BEAUMONT, Texas — The devastation of Tropical Storm Imelda may be haunting many of you, but there's help to ease your anxieties.

Emily Ross is a licensed professional counselor with certifications in trauma and alternative medicine.

She works at New Path Counseling in Beaumont, where people have been seeking help to combat Post Traumatic Stress Disorder (PTSD). 

"I'm trying to help them feel safe again and to feel secure again when they've got evidence that it might happen again," said Ross.

She admits finding a way to do that is a challenge.

Nobody expected two damaging storms to hit Southeast Texas in two years.

"What starts out as a reasonable response to a scary event like this storm can end up lasting a decade if you just don't seek some help to process it out," said Ross. 

The good news is, counseling works.

Welcome to the SUPPORT GROUP for in southeast Texas affected by storms of the area. This group was started by local licensed mental health professionals from NewPath Counseling Group. We want to...

Cynthia Chandler has been a client at New Path for the last five years and has been working on overcoming a fear of driving, after being pinched between drag-racers on a Houston freeway.

"Counseling has helped me figure out everything that has ever gone wrong in my life," said Chandler.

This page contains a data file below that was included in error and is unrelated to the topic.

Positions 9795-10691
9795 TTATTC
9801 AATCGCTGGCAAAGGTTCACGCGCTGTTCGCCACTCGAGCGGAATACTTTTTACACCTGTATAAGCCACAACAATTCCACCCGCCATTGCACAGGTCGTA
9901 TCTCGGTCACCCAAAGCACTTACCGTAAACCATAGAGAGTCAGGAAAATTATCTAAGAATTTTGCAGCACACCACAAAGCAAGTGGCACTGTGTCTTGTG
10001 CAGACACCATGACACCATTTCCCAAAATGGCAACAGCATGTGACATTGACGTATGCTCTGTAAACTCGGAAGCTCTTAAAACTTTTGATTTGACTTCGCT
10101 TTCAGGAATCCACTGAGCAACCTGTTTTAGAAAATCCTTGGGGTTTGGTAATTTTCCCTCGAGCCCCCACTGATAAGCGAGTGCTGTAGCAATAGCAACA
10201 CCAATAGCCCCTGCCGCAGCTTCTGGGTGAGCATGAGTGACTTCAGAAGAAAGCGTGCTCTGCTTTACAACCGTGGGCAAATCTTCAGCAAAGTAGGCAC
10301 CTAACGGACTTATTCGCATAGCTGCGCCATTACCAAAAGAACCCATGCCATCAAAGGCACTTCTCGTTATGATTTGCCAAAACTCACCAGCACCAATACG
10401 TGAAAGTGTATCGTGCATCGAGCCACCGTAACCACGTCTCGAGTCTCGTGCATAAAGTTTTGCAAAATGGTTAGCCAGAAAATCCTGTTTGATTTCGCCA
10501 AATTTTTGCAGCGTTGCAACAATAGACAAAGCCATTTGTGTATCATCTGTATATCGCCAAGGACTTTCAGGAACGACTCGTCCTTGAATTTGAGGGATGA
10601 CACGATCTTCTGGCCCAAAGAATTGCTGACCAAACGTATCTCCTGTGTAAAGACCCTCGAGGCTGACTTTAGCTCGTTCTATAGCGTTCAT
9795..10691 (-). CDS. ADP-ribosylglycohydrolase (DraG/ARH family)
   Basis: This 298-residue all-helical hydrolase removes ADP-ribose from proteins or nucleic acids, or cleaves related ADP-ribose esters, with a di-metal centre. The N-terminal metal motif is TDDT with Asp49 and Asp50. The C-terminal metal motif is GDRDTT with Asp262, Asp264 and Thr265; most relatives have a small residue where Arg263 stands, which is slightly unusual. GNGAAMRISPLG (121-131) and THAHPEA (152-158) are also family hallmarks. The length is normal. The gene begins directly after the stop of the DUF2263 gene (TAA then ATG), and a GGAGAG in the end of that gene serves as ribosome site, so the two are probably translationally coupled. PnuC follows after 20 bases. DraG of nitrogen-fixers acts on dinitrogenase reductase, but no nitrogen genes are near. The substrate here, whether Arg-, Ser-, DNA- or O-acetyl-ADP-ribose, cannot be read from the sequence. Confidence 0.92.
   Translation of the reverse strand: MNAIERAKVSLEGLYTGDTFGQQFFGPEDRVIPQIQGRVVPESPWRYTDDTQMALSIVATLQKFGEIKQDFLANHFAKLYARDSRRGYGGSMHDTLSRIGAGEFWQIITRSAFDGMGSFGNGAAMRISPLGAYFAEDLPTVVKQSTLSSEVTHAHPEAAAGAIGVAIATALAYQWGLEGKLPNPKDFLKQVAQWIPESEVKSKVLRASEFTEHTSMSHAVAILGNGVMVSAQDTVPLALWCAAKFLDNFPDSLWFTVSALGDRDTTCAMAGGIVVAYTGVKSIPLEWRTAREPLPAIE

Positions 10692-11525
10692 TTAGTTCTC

Even though her PTSD isn't caused by the recent storms, she tells 12News counseling changed her life and believes it can do the same for others reeling from Harvey and Imelda.

"I didn't realize I had it, I didn't realize that this was a problem," said Chandler. "Counseling was probably the best thing I ever did."

Ross says this disorder is not only seen in adults. 

"Children respond different than adults, they don't have a position of power to keep themselves safe and they really have to rely on adults to do that," said Ross. "They don't always say I'm sad or I'm scared, sometimes they act out."

Ross tells 12News a majority of her job is simply connecting her clients to what they need on a day-to-day basis.  

"A lot of it is helping them connect to resources to make sure they can get those things met so they can start to focus again on their mental health," said Ross. 

Thousands of people in Southeast Texas could easily have PTSD. 

Ross says studies show as much as 70 percent of a population get some sort of the disorder, following a tragic event.  

For those seeking help, you can call or go online to set up a session with New Path.  

Ross' message is simple when it comes to counseling, "you're not alone."